Skip to comments.Far More Derivative Exposure Today Than Two Years Ago
Posted on 10/08/2010 6:51:26 AM PDT by WebFocus
Harold Bradley, chief investment officer for the Kauffman Foundation, discusses the increase in derivatives held by commercial banks with CNBC's Maria Bartiromo and Herb Greenberg.
Maria Bartiromo: Why do you think we should care much about derivatives that the banks are holding?
Harold Bradley: Well, you know, I'm just sitting out here in the Midwest looking at government statistics, and the Bank for International Settlements is showing a chart that, to me, just seems so counterintuitive. When you look back at the last time they peaked in late '08 and early '09, when Ned Davis was issuing his first warnings, and he's been constant ever since, we saw about two quarters where the notional value of derivatives came down as the market was, quote, deleveraging, right? So, we're talking about the 'new normal' and saying markets are deleveraging, they're getting more transparent, we're derisking, and yet I look at this explosion in notional derivative values, and I'm thinking there's something broken. If you divide it by, say, U.S. GDP or divide it by U.S. credit markets, or you divide it by market cap, on all three scores, we have far more derivatives exposure today than we did two years ago. And I think that's the reason that I would be concerned about what this is telling us about the risks that banks are taking in a nominal zero interest rate environment.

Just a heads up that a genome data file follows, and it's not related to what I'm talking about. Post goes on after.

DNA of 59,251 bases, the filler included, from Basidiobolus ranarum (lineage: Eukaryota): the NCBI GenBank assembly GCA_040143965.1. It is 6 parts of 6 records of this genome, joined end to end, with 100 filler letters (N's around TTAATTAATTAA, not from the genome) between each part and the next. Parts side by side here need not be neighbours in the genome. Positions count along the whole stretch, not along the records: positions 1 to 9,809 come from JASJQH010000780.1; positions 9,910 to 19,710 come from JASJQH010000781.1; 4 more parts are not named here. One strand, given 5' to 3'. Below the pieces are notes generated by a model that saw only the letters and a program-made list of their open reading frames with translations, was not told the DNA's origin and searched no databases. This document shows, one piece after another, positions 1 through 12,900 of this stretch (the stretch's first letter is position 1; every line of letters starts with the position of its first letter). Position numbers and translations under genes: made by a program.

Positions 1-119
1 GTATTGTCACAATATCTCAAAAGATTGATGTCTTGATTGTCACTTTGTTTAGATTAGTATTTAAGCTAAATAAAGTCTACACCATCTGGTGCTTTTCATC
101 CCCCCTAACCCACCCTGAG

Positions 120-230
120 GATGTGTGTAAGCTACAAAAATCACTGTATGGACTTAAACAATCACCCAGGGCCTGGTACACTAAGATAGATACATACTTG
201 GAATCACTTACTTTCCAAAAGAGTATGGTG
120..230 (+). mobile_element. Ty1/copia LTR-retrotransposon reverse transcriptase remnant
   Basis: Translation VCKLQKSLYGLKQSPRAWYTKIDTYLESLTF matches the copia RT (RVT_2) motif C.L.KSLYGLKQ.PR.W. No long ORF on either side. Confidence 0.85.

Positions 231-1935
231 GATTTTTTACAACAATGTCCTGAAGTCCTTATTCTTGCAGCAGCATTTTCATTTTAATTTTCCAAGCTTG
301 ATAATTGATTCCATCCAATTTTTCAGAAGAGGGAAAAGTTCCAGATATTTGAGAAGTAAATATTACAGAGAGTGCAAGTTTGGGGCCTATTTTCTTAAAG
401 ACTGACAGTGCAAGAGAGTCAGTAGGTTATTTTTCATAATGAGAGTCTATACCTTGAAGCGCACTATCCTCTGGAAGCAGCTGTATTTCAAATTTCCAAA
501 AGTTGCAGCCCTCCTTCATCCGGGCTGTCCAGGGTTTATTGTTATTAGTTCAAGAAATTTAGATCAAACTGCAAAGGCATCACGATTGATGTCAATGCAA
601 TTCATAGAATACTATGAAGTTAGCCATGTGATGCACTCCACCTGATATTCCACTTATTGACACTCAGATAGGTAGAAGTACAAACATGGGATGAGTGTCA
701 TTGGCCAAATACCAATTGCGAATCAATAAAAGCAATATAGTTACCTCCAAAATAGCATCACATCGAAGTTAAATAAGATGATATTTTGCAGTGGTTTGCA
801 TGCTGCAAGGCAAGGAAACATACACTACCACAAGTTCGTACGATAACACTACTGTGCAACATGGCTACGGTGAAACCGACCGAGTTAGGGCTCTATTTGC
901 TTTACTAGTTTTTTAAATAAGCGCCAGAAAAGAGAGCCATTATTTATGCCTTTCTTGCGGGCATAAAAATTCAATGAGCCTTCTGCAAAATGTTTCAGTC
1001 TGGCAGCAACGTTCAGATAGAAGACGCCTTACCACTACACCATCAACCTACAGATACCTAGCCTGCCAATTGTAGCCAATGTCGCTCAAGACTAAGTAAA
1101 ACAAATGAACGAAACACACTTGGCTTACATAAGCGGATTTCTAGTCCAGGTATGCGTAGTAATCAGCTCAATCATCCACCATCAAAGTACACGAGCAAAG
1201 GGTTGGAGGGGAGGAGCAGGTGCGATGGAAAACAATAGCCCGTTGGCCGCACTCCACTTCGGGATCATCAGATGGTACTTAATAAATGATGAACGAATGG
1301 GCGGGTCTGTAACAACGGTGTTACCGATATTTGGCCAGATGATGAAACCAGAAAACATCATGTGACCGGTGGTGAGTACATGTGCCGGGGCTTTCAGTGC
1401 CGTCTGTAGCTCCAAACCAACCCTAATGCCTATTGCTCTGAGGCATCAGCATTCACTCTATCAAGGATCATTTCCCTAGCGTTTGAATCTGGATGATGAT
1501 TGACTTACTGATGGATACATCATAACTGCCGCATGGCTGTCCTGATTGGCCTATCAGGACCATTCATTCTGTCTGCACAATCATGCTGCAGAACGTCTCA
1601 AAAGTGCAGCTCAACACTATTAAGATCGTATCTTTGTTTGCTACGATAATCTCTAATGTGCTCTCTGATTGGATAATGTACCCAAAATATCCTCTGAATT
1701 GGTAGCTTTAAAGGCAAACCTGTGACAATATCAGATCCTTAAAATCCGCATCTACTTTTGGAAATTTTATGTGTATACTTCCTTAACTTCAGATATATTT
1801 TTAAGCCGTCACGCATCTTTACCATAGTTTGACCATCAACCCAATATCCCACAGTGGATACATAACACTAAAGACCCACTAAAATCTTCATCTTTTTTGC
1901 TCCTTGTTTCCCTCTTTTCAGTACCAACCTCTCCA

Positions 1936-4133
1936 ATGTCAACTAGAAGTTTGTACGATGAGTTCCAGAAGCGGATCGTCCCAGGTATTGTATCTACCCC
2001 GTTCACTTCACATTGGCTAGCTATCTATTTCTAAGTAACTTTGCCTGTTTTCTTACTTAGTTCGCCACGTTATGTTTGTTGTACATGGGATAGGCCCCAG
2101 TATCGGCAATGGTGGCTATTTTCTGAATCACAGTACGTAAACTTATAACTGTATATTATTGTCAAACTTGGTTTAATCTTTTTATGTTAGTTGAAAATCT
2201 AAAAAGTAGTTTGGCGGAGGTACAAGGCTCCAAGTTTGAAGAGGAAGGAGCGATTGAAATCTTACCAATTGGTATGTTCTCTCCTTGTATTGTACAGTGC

Herb Greenberg: I'm very curious on one issue here. Harold, these are all supposed to net to zero. That's what we're told, not to worry because everything's going to revert back to zero.
Bradley: Well, I think we did that in '08, didn't we Herb? Didn't we revert back to zero as we settled all this stuff out?
Bartiromo: Oh, we sure did.
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